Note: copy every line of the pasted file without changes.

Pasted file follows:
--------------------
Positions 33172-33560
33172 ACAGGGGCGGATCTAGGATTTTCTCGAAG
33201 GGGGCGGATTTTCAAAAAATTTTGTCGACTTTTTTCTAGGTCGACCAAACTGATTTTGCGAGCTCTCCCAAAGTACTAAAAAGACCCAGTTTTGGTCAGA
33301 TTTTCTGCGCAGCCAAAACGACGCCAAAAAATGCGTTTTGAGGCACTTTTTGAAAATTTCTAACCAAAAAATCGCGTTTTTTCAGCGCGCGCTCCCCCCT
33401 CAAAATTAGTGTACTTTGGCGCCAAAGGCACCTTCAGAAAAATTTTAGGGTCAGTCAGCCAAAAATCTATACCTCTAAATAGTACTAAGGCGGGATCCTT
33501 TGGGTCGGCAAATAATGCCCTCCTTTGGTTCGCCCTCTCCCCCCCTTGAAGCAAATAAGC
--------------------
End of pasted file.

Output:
Positions 33172-33560
33172 ACAGGGGCGGATCTAGGATTTTCTCGAAG
33201 GGGGCGGATTTTCAAAAAATTTTGTCGACTTTTTTCTAGGTCGACCAAACTGATTTTGCGAGCTCTCCCAAAGTACTAAAAAGACCCAGTTTTGGTCAGA
33301 TTTTCTGCGCAGCCAAAACGACGCCAAAAAATGCGTTTTGAGGCACTTTTTGAAAATTTCTAACCAAAAAATCGCGTTTTTTCAGCGCGCGCTCCCCCCT
33401 CAAAATTAGTGTACTTTGGCGCCAAAGGCACCTTCAGAAAAATTTTAGGGTCAGTCAGCCAAAAATCTATACCTCTAAATAGTACTAAGGCGGGATCCTT
33501 TGGGTCGGCAAATAATGCCCTCCTTTGGTTCGCCCTCTCCCCCCCTTGAAGCAAATAAGC